This panel intends to present facets of the way in which Christian thought engaged with concepts of cosmology and anthropology, and how their synthesis impacted on later, more or less scientific attempts to explain the nature of the cosmos and the human person in relation to a decidedly Christian world-view and theology.
Antiquity displays a fascinating variety of possibilities of how one can reflect about the origin, nature and possible purpose of the world around us, and the level of methodological awareness was very high. From the beginning it is apparent that there is a close connection between thinking about the nature of the cosmos, the nature of the human person and a way of life, while at the same time there is no necessary link between a specific way of thinking about the one and a specific way of thinking about the other(s). This is also true of early Christianity which builds its thinking about the cosmos and the human person not only on the Bible, but also on pagan predecessors, especially Plato's dialogue Timaeus, and Aristotle respectively, which also had ramifications in later restagings of these dabates.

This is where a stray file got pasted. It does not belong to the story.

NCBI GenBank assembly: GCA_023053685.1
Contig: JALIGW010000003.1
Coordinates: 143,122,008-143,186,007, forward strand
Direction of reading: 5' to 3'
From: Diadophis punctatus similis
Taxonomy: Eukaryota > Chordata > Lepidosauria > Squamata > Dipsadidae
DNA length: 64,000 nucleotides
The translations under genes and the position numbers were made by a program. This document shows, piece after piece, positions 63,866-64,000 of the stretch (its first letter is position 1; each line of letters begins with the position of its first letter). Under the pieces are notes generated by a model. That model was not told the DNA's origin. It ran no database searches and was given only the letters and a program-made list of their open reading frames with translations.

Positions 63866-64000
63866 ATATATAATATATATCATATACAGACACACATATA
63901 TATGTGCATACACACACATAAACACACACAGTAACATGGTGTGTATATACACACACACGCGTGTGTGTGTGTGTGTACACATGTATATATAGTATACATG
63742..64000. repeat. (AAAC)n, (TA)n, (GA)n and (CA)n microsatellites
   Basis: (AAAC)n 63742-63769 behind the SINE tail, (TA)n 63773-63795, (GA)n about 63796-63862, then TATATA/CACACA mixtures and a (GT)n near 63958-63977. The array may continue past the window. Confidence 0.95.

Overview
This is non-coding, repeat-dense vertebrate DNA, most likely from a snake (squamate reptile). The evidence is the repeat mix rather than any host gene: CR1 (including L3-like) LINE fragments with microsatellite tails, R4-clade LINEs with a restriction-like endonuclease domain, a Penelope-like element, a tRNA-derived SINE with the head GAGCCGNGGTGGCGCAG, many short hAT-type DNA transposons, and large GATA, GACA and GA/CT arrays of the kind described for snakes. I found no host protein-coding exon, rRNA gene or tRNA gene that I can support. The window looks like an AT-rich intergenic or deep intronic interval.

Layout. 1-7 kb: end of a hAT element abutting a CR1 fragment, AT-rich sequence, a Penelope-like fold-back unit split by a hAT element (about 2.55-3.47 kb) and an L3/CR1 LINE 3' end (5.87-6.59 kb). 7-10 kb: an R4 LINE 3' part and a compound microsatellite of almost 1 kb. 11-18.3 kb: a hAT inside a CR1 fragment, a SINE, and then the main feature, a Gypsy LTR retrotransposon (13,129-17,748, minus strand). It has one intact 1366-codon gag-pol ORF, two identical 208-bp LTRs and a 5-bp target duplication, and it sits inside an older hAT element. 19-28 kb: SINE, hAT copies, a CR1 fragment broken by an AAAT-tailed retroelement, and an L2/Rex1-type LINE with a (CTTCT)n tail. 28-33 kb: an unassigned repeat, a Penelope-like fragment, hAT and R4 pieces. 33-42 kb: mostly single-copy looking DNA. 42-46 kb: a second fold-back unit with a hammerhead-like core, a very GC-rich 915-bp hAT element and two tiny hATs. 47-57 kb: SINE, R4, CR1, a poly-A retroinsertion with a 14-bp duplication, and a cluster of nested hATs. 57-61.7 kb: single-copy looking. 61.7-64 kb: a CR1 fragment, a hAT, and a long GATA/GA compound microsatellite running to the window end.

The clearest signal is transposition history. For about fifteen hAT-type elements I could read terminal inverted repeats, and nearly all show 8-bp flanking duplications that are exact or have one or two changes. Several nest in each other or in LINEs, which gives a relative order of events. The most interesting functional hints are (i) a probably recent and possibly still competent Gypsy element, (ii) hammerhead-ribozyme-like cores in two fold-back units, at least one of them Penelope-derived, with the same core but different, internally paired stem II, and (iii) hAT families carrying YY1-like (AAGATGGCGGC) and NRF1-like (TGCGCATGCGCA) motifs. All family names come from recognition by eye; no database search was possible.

(Pollmann's paper Augustine between Science and Salvation will investigate the approach to these issues by arguably the most influential early Christian thinker of the Western, Latin-speaking world, Augustine of Hippo, taking into account in particular his understudied, monumental Literal Commentary on Genesis. Special focus will lie on Augustine's view of the nature of creation and its consequences for his anthropology.)